The Truth About Abraham Lincoln's Inventions

Abraham Lincoln: honest. A good lawyer. The president who signed the Emancipation Proclamation. But there are many surprising things about Lincoln that you may not know. Lincoln is not just a good politician; he was also something of an inventor, dabbling in mechanical creativity. And he even managed a patent for one of his inventions, said Time Magazine, the first (and so far, only) president to hold a patent.

On May 22, 1849, with the presidency more than a decade away, Lincoln was awarded patent number 6,469 for a new "manner of buoying vessels." Smithsonian Magazine refers to Lincoln's invention a fantastic contribution to transportation technology.

As a child, Lincoln had been fascinated with how things worked. And since he used to go boating as a kid, he realized that he could create something that will help lift boats stuck in shallow waters. Lincoln invented a system for "Buoying Vessels Over Shoals" that involved equipping boats with an inflatable, waterproof fabric. The fabric would be inflated if the craft became stuck in shallow water, enabling the boat to lift itself. Once back in deeper water, the material would be deflated again. Lincoln's idea was for a system of ropes and shafts arranged so that all of the fabric could be inflated at once. The cords also controlled how far down underwater the chambers would be and could work with displacing water to dislodge the boat.

The idea came from experience

Lincoln's idea came from a childhood spent boating around rivers and getting stuck on shoals. How Stuff Works also noted Lincoln had experience working on a couple of cargo ships. Usually, when boats run aground in shallow waters, people and cargo may need to be removed. The idea came to Lincoln when he was involved in a minor boating accident. Time Magazine reported that he was traveling from Massachusetts to Illinois when his boat got stuck in the Great Lakes. The steamboat had hit a sandbar, so the captain decided, instead of making everyone leave the ship, he'd ordered empty barrels to be lashed to the sides of the vessel to help lift it above the sandbar and get it back on track again. Lincoln was struck by this improvised method but felt he could improve upon it.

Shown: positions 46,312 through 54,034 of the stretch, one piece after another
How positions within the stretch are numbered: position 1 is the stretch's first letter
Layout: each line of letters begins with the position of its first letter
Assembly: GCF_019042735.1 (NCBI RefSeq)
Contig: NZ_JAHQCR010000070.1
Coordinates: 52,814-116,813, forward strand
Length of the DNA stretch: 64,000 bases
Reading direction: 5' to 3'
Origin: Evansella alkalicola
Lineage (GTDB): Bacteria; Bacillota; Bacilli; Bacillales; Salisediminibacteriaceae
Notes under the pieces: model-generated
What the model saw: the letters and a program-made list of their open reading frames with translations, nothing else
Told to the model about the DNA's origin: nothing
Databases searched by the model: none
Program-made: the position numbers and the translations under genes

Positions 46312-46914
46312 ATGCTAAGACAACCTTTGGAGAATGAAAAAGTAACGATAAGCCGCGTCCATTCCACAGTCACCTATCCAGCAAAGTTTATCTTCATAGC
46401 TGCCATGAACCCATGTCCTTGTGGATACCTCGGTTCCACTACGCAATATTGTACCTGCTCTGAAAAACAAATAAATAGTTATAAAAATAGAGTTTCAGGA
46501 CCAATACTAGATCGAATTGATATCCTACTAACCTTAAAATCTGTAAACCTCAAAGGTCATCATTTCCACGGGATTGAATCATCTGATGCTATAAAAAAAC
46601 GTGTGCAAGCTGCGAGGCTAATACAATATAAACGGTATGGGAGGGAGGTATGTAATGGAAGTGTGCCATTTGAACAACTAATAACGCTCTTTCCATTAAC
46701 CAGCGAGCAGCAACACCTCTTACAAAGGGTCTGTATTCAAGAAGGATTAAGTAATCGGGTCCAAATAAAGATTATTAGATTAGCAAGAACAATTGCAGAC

Once he got back to Illinois, the then-congressman started working on his brilliant invention. He drew up the idea and commissioned a wooden model. When he got back to Washington, D.C., he applied for a patent and was granted it. Smithsonian pointed out Lincoln would not have made the wooden model himself because the nameplate attached to it misspelled his first name as Abram. It's possible he asked a model maker in Washington who was known for assisting inventors. The Smithsonian Museum now owns the model.

He was always thinking of new inventions

Although Lincoln's boat-lifting system was patented, it didn't exactly make him rich, as the invention wasn't ever manufactured. And because no one made it, we'll never know if it could have revolutionized water transportation forever. That didn't stop Lincoln the inventor. According to Smithsonian, Lincoln's law partner at the time, William Herndon, commented that Lincoln was always bent over something mechanical when not working on the law practice. Herndon attributed this trait to Lincoln's father, who also fancied himself a mechanic. Other friends of Lincoln's would also comment on his interest in improving everyday items.

Lincoln's friend Henry Whitney said Lincoln would examine random objects they found in their travels, like a farming implement or a tool, and think of ways to improve it, per Abraham Lincoln Online. He was also very interested in patent law and felt it allowed inventors "for a limited time, the exclusive use of his invention; and thereby added the fuel of interest to the fire of genius, in the discovery and production of new and useful things." To be honest, tools weren't the only things he invented; he also helped inspire the creation of the Secret Service

He might've been happy taking the time to just invent things, but history had other plans for Lincoln. In the end, he at least got one of his inventions patented, and has the honor of becoming the first (and so far, only) president to ever hold a patent.